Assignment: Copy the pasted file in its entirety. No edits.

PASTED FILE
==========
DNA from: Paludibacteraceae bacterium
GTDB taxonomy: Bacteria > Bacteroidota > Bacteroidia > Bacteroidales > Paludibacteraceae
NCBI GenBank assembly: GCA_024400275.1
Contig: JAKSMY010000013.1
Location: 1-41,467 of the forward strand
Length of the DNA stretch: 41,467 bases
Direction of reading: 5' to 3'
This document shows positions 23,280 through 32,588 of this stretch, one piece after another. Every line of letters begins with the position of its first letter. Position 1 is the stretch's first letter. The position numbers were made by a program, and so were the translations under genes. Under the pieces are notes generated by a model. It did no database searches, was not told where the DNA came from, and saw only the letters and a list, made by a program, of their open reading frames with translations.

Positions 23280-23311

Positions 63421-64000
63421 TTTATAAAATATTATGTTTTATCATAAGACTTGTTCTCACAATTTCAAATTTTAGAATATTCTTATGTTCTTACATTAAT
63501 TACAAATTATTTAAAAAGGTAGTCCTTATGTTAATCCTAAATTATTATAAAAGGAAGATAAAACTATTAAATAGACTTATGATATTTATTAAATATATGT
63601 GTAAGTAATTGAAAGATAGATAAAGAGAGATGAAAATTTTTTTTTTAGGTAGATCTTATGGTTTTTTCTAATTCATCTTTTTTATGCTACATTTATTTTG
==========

DNA from: Paludibacteraceae bacterium
GTDB taxonomy: Bacteria > Bacteroidota > Bacteroidia > Bacteroidales > Paludibacteraceae
NCBI GenBank assembly: GCA_024400275.1
Contig: JAKSMY010000013.1
Location: 1-41,467 of the forward strand
Length of the DNA stretch: 41,467 bases
Direction of reading: 5' to 3'
This document shows positions 23,280 through 32,588 of this stretch, one piece after another. Every line of letters begins with the position of its first letter. Position 1 is the stretch's first letter. The position numbers were made by a program, and so were the translations under genes. Under the pieces are notes generated by a model. It did no database searches, was not told where the DNA came from, and saw only the letters and a list, made by a program, of their open reading frames with translations.

Positions 23280-23311

Positions 63421-64000
63421 TTTATAAAATATTATGTTTTATCATAAGACTTGTTCTCACAATTTCAAATTTTAGAATATTCTTATGTTCTTACATTAAT
63501 TACAAATTATTTAAAAAGGTAGTCCTTATGTTAATCCTAAATTATTATAAAAGGAAGATAAAACTATTAAATAGACTTATGATATTTATTAAATATATGT
63601 GTAAGTAATTGAAAGATAGATAAAGAGAGATGAAAATTTTTTTTTTAGGTAGATCTTATGGTTTTTTCTAATTCATCTTTTTTATGCTACATTTATTTTG